Man Uses Google Books to Build 1906 Car

Oliver Chiang of the Google eBooks support team reports that 51-year-old machinist Bob Ferry created his "new" 1906 Oldsmobile Model B Runabout by scanning through old mechanics-related magazines and publications stored on Google Books.

Based out of Louisville, Kentucky, Ferry runs a family-owned shop that builds industrial machinery. According to the Google blog, building "horseless carriages" has been his passion on the side for years. He's also an active member of an Internet group comprising of horseless carriage replica builders who share photos and ideas with each other.

Ferry claims he built his "antique" car from scratch using out-of-print, archived copies of Popular Science, Popular Mechanics, Horseless Age, Harper's gasoline engine book and other references. Originally he began the project using plans obtained from another replica car-builder, but decided to add "original qualities" that weren't listed in the specs. That said, he was directed to Google Books where he discovered and eventually downloaded old books and magazine to his iPad via the Google Books app.

"My car is powered by a 17-year-old Briggs & Stratton 12 HP engine and a hydrostatic transmission from a 15-20-year-old Craftsman riding mower," he said. "It is steered with a tiller arm (no steering wheel) and reaches a blazing top speed of about 6-7 miles per hour."

Ferry added that he plans to use Google Books again to build a 1902 De Dion Bouton French car, a 1920 Norton Racer Motorcycle and an Orient Buckboard sometime within the next few years. He's also studying early engine designs, and wants to build the De Dion Bouton French's engine from scratch using references found in Google's online library.

Despite the usefulness of virtual books, Ferry still professes his love for the old-school physical versions, the ones with breakable spines and paper pages to soil with coffee drips and chocolate chip muffin fingers. Still, ebooks are convenient and easy to locate when searching for "obscure and useful information."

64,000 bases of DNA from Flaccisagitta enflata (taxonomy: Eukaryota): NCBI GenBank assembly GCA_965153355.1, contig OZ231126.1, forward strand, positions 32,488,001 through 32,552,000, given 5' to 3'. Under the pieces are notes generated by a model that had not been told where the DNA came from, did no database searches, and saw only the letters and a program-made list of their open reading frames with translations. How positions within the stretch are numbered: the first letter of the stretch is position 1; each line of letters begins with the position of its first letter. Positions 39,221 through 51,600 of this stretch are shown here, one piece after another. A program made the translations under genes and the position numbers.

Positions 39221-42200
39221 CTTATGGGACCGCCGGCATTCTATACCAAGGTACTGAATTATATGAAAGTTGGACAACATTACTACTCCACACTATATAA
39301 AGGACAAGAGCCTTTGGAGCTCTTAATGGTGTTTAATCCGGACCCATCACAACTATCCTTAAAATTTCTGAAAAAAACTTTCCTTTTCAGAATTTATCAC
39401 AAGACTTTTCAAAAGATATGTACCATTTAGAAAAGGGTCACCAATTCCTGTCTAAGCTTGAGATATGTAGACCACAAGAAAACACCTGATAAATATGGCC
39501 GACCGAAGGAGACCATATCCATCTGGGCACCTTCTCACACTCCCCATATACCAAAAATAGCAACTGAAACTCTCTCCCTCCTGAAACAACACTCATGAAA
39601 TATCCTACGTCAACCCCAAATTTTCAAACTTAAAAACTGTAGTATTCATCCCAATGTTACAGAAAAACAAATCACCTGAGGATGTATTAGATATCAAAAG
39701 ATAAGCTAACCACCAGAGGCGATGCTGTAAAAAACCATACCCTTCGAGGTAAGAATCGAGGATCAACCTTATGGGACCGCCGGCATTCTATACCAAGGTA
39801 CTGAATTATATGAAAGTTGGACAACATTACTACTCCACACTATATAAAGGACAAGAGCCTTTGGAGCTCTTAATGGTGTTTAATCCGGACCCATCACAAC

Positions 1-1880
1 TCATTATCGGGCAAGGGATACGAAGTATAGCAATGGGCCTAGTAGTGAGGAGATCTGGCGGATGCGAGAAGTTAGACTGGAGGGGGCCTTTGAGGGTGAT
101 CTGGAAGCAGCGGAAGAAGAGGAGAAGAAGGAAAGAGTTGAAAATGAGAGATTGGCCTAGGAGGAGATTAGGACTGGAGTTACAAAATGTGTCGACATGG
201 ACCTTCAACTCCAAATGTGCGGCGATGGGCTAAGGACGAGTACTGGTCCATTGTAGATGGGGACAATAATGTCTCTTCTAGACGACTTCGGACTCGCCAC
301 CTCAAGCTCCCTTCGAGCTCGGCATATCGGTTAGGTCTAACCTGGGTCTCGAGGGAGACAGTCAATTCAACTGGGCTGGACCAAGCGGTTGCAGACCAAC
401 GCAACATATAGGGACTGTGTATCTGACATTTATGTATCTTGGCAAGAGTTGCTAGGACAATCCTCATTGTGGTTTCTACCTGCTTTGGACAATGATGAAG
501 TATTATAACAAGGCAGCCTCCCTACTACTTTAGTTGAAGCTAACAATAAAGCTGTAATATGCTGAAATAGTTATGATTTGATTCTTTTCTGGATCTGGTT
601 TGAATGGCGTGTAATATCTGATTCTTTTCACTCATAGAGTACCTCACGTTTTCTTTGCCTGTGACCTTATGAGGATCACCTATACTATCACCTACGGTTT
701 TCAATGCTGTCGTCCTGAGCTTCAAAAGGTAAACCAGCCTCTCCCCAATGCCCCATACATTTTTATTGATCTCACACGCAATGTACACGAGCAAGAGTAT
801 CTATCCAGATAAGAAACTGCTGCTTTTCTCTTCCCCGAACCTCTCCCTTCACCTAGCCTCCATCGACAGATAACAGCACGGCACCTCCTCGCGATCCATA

Kevin started taking PCs apart in the 90s when Quake was on the way and his PC lacked the required components. Since then, he’s loved all things PC-related and cool gadgets ranging from the New Nintendo 3DS to Android tablets. He is currently a contributor at Digital Trends, writing about everything from computers to how-to content on Windows and Macs to reviews of the latest laptops from HP, Dell, Lenovo, and more. 

  • fayzaan
    well my car is powered by man!! MUAHAHAHAHA manpowers
  • lp231
    Be careful with that De Dion Bouton, it's said to cause broken wrist!
  • masterasia
  • valpanig
    Looking good for a 51 year old Mr. Ferry XD
  • virtualban
    Make me a car from scratch,

    but first invent the universe
  • MagicPants
    Yes the baby is cute, but why not show the picture of the car and the man who built it? Seems more relevant.
  • JohnnyLucky
    Very Kool!
  • mikem_90
    virtualbanMake me a car from scratch,but first invent the universe
  • hellwig
    Popular Mechanics is still around, has their legal team been notified?

    Imagine 100 years from now, when Disney is still trying to keep "Steamboat Willie" under copyright, and some future art student gets their ass sued-off when they dare to try to redraw some key frames for Disney's original short classic, using the Internet for a reference.

    This is why I like the idea of digitizing old books and magazines. Where else but a car museum would these old magazines even still exist? And even at the museum, I bet this guy couldn't have scanned through the pages or taken photographs for reference.
  • fir_ser
    I’m still waiting for Google to bring its book library service so I can virtually view any book in the library for a monthly subscription.